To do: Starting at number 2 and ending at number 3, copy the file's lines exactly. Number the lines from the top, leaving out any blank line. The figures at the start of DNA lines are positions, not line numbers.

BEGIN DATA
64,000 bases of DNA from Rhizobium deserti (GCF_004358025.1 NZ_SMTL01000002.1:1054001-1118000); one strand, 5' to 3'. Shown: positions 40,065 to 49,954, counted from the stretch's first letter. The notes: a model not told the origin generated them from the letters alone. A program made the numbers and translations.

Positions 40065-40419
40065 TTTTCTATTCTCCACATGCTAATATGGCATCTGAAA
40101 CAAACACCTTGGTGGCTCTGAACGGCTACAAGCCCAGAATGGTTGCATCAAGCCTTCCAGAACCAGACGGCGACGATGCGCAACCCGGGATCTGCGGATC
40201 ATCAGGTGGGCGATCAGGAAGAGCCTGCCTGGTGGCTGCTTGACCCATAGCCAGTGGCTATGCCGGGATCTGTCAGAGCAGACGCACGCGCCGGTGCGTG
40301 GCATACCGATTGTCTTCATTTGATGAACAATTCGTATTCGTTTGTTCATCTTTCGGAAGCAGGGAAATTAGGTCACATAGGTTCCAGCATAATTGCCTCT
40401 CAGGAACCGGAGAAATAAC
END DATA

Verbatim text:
Positions 40065-40419
40065 TTTTCTATTCTCCACATGCTAATATGGCATCTGAAA